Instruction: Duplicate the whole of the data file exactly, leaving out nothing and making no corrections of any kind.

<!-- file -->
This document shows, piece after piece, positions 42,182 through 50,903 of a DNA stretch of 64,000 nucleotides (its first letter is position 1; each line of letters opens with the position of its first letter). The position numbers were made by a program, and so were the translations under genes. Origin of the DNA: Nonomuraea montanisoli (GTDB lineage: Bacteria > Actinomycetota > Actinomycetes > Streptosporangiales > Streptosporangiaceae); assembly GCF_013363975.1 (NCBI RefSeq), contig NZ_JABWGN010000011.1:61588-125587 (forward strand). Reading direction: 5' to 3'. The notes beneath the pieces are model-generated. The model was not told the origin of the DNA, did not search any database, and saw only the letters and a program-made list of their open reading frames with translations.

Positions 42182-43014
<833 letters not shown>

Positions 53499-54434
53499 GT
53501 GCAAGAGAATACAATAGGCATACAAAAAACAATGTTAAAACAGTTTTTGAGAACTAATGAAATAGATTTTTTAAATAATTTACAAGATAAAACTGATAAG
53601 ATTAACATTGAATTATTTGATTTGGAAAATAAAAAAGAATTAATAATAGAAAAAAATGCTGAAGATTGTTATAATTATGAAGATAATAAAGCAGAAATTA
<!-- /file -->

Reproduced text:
This document shows, piece after piece, positions 42,182 through 50,903 of a DNA stretch of 64,000 nucleotides (its first letter is position 1; each line of letters opens with the position of its first letter). The position numbers were made by a program, and so were the translations under genes. Origin of the DNA: Nonomuraea montanisoli (GTDB lineage: Bacteria > Actinomycetota > Actinomycetes > Streptosporangiales > Streptosporangiaceae); assembly GCF_013363975.1 (NCBI RefSeq), contig NZ_JABWGN010000011.1:61588-125587 (forward strand). Reading direction: 5' to 3'. The notes beneath the pieces are model-generated. The model was not told the origin of the DNA, did not search any database, and saw only the letters and a program-made list of their open reading frames with translations.

Positions 42182-43014
<833 letters not shown>

Positions 53499-54434
53499 GT
53501 GCAAGAGAATACAATAGGCATACAAAAAACAATGTTAAAACAGTTTTTGAGAACTAATGAAATAGATTTTTTAAATAATTTACAAGATAAAACTGATAAG
53601 ATTAACATTGAATTATTTGATTTGGAAAATAAAAAAGAATTAATAATAGAAAAAAATGCTGAAGATTGTTATAATTATGAAGATAATAAAGCAGAAATTA